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Five Great Rhode Island Walks

Sunday, May 30, 2010

 

There's no bad season for a good walk, whether among historic homes, through woodlands, or along a shoreline.  But summer truly beckons us to hit the trail.  Here are five great walks to get you started.

Nature Walking in Barrington
Owned and operated by the town of Barrington, the 42-acre Osamequin Wildlife Sanctuary, left, offers woodlands, fields and saltwater wetlands, with a well-defined trail system leading to the shores of Hundred Acre Cove and bordering wetlands. These two to three miles of trails that wind through the sanctuary makes this an ideal place for observing migratory waterfowl and shore birds. Open year round, from sunrise to sunset. Off the Wampanoag Trail, Rte. 114, Barrington.

Wooded Ramble near Glocester
The George Washington Management Area, a nearly 3,500-acre swath of natural retreat near Glocester, is perfect for wooded meandering. The Angell Loop will take you on a lakeshore-woodland circuit, even passing an historic Indian gravesite. Keep on the lookout for cottontail rabbits, snowshoe hare, grey squirrel, white-tailed deer and furbearers. 2185 Putnam Pike, Chepachet, http://www.dem.ri.gov/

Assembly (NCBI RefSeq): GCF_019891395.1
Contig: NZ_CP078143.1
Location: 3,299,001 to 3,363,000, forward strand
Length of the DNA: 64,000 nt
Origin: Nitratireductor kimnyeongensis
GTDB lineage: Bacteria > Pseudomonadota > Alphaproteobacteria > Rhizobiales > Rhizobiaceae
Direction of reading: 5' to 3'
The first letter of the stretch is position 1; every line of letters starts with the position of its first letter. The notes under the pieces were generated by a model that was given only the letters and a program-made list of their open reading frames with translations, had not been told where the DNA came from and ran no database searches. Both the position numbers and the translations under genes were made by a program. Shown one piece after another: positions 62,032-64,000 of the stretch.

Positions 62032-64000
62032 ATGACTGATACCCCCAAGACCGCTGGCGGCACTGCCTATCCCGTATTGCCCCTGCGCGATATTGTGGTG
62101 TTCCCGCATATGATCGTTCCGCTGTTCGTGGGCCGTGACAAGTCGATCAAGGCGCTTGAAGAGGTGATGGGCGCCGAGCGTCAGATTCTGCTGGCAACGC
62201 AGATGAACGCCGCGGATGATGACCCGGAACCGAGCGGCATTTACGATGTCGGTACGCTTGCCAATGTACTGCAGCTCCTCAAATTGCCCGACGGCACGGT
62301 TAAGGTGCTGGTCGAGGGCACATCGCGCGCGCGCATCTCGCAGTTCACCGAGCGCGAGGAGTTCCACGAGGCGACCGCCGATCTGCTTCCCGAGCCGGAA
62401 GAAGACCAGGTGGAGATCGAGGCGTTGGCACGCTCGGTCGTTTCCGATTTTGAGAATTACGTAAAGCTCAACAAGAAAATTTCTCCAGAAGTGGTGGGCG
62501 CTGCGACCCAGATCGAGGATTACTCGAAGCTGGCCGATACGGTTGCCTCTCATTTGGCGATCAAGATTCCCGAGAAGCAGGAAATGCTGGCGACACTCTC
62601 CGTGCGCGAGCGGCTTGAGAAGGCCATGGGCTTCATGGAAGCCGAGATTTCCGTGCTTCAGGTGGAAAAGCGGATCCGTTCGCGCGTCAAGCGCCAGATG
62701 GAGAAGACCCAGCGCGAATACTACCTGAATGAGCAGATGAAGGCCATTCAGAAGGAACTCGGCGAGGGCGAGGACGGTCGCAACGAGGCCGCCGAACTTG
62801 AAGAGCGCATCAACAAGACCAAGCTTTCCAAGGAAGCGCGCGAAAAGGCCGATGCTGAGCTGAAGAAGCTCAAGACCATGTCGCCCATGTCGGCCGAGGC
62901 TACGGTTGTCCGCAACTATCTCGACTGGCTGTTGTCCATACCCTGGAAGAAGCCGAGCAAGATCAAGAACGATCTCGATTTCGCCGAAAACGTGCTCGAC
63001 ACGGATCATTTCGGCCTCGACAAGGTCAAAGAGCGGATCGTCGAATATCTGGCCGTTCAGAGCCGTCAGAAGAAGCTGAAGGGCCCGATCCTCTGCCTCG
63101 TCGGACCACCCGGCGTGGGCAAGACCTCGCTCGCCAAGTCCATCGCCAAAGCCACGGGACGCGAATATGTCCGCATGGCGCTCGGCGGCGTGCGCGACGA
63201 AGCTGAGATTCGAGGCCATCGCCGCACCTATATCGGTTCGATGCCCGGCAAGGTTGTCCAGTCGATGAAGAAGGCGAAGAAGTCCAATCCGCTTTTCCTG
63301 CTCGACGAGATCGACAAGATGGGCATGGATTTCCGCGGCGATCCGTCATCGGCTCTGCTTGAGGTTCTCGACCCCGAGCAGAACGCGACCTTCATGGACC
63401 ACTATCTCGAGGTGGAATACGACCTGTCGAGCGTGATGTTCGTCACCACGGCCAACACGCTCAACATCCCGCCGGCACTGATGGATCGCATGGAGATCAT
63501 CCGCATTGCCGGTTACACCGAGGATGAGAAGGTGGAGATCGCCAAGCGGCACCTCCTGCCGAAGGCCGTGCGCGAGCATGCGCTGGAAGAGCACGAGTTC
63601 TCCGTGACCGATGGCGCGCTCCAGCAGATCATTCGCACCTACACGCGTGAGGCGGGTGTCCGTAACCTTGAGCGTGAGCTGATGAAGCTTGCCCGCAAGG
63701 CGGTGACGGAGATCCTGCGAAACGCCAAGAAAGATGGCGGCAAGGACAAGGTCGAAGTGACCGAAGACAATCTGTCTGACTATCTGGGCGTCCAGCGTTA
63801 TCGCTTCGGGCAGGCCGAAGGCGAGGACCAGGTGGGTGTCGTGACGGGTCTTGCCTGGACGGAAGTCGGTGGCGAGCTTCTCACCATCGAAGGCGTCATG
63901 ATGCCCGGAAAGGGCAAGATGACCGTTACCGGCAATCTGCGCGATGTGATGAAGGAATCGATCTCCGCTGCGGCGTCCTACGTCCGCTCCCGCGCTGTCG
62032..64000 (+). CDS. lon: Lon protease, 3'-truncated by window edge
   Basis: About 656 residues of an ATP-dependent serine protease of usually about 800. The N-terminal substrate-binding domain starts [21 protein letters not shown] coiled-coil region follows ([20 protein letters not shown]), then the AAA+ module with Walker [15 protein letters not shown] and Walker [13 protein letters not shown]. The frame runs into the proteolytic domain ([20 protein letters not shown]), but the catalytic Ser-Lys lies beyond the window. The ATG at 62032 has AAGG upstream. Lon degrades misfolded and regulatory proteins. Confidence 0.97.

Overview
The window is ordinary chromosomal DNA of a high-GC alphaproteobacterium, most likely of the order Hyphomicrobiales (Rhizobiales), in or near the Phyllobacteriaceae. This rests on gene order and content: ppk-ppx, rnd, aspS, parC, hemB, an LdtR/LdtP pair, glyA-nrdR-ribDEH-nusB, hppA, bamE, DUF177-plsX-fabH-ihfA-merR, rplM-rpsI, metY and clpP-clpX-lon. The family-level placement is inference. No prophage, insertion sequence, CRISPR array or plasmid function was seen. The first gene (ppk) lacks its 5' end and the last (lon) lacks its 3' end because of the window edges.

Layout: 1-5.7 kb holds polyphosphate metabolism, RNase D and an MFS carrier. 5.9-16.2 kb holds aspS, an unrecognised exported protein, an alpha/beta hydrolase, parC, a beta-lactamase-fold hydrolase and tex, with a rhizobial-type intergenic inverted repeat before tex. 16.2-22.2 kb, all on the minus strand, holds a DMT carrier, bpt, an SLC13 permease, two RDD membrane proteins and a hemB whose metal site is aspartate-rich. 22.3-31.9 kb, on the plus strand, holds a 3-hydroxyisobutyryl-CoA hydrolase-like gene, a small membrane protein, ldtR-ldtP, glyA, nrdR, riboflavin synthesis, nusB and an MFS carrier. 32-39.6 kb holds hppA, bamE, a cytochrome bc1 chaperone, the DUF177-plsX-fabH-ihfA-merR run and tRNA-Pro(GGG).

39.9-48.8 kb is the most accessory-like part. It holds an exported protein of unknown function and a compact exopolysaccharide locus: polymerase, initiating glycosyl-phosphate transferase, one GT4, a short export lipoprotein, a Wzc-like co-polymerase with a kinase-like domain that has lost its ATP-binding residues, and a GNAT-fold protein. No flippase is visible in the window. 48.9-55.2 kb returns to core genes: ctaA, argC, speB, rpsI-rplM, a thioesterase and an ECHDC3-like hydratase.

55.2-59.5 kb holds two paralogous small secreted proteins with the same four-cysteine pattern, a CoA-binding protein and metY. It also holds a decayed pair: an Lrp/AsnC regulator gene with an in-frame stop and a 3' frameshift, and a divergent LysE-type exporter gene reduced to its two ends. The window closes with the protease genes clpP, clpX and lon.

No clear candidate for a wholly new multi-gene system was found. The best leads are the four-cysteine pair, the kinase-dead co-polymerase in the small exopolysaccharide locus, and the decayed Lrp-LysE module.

Bird Watching in Tiverton
Located on the saltwater shores of the Sakonnet River in Tiverton, the Emilie Ruecker Wildlife Refuge is a hidden jewel offering shallow marshes and upland woodlands for a wide variety of bird life. The 50-acre reserve offers hikers views of salt marshes, seabirds, the Sakonnet River and more. Donated to the Audubon Society of Rhode Island in 1965, it was once a 30-acre farm belonging to Emily Rueckner. Now, the refuge is an inviting spot for nature walks along its one-and-one-half miles of easy-walking trails which should take about 90 minutes to complete.
Seapowet Ave, Tiverton, for directions/trail map, go here.

Historic Newport Neighborhood
Explore the Point, the colonial neighborhood often overlooked by visitors en route to wharves and mansions.  But it's a rich area, and this walk created by Newport's Friends of the Waterfront among the Point's homes, storefronts, and driftways, is a perfect afternoon stroll. For a self-guided walk and map, go here.

Getting Green on Block Island

Inspired by England’s Greenway system of trails, the Block Island Greenway covers more than 12 miles of trails in the southern part of the island. Choose a path and meander through Nathan Mott Park, the Nature Conservancy, Turnip Farm, Rodman's Hollow, and private lands graced by old Victorian mansions and charming farmhouses. Access points can be found on Lakeside Drive, and along Old Mill, Cooneymus, West Side and Beacon Hill roads. Look for granite Greenway markers, turnstyles and steps over stone walls. 466-2129, http://www.nature.org

Osamequin photo Dan Connolly
 

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